Total Mayhem is a third-person, three-quarter perspective shooting game, allowing you to control up to six armed mercenaries as they tackle twenty separate missions, each involving several different subdirectives. Being responsible for all six simultaneously lends the game a truly tactical feel: initially, you can travel around in a pack, blasting away, as they say, "with extreme prejudice", but as the missions and enemies get tougher, you need to decide how to utilize your mercenaries independently, sending in scouts, using decoys, and posting sentries. When a man responds to your command with a crisp "Yes, Sir!", you feel as if you're running an important operation, where any slip-up means certain death.
While finite, each unique world still offers plenty of room to roam around, and the crisp graphics enable you to easily keep track of the action and your location, whether outdoors or indoors. Some of the smaller powerup items are virtually impossible to see, but they are strategically placed so that you will run across them, anyway. In general, the colors are bright, the action is clear and the explosions and gunfire are big and loud - it's a beautiful day for a shootout.
Total Mayhem couldn't be better suited for multi-player gaming. It doesn't disappoint, either, offering two multi-player options; the Deathmatch, where players, limited by time or number of kills, run around blasting anyone and anything at will, and a Capture the Flag game, where players team up to...well, you know.
It was the year 2140, and the human race had become enslaved by its own mechanical creations. The "Mechs" that were developed to be sent off to fight distant wars and provide local security became too advanced, too intelligent; so much so, that they enslaved their creators. Sixteen years later, the humans have begun to fight back, using cyborgs created out of the same technology that cost mankind its freedom years before. You are the leader of a small band of human cyborgs, ready to do whatever it takes to recapture your home world.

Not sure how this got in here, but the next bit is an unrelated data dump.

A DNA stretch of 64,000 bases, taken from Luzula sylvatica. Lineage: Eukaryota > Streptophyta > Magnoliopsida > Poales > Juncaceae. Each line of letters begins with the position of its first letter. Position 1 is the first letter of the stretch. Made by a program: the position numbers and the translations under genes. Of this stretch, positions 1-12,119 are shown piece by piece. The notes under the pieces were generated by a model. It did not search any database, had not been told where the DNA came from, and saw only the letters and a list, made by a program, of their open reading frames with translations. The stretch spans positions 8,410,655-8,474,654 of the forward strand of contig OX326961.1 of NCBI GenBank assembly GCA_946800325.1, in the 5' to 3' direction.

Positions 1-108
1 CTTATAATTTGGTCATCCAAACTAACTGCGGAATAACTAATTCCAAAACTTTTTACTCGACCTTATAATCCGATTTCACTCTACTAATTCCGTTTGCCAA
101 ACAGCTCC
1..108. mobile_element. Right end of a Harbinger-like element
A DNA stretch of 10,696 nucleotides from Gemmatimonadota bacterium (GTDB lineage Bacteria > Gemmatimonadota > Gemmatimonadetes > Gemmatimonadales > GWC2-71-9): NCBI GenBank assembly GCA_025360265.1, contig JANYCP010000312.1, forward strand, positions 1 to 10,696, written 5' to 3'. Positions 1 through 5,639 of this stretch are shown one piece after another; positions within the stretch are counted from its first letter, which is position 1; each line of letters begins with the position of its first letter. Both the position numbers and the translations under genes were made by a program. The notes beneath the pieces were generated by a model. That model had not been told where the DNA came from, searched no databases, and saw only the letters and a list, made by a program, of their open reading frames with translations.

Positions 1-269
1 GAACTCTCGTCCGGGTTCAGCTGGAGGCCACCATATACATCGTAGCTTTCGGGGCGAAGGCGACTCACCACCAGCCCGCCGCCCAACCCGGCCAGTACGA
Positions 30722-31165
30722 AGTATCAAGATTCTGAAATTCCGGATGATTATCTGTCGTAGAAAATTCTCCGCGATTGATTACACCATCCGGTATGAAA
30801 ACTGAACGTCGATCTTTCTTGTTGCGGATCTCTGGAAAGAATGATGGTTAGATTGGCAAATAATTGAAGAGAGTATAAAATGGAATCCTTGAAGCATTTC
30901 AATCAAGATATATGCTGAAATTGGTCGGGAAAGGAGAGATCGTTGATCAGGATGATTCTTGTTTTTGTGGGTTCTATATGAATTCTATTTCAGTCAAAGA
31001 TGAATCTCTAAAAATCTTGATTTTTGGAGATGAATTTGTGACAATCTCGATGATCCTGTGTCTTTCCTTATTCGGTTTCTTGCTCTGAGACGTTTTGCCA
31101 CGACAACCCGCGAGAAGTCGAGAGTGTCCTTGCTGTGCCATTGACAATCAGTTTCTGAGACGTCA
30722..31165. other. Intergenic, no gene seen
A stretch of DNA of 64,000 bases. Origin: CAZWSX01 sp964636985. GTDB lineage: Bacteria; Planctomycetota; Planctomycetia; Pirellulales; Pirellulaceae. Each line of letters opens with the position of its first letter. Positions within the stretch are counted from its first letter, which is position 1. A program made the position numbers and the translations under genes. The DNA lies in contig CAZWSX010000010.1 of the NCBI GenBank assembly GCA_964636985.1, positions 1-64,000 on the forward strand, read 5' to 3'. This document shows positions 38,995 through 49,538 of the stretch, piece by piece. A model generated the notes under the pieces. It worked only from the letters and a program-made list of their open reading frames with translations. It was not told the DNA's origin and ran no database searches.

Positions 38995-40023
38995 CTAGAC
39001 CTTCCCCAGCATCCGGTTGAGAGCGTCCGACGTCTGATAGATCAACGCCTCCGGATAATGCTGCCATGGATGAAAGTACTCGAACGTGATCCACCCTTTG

If graphics, sound and story were the only important parts of a game, then this one would have scored a lot higher. However, since the design of controls can really make or break an action game, Mayhem's score went downhill fast. I have never played a game that frustrated me to this point before. Here's an example: A group of five fighters are given a command to go out a nearby door. They begin in a group, but three seconds later three of them have gone through the door, while two others have traveled into the room's corner -- standing there like the naughty boys they are. A couple more such fiascos, and my group is dead. If I am blown away and my mission fails because I screwed up, I can deal with that. But if I am blown away and my mission fails because my "men" didn't do what I told them to. that's a different story -- and not one with a happy ending.
Total Mayhem has an interesting overhead view that is advantageous in some ways, but a severe hindrance in others. It takes some getting used to, especially when one of your guys goes behind a building and you can no longer see what is happening to him. You see, you must select one man at a time to be the leader of your group. You can click on various guys to change leaders, but any non-leaders that decide to wander off (and they will) run the danger of disappearing on you, because of the graphic setup. The characters are brightly colored, but still they seem to blend into the background at times and are hard to see. Having to constantly search for your guys by clicking all over the screen can not only mess up your game, it can give you a headache as well.
The best part about the graphics is the explosion rendering -- it is rather gratifying when you finally blast apart that pesky robot that's guarding the door you must go through. The video clips are also well done, especially the opening one, which instantly makes your adrenaline rush and makes you want to get those cyborgs. The Mayhem base is well constructed, with "quarters" for saving games, a robotic repair facility to heal your men with, an armory where you can get all kinds of gadgets and gizmos, and of course a mission-briefing room. Those of you who have played Crusader: No Remorse will surely be disappointed -- here, your mission is flashed on the screen and read to you while a map pinpoints the areas of interest.
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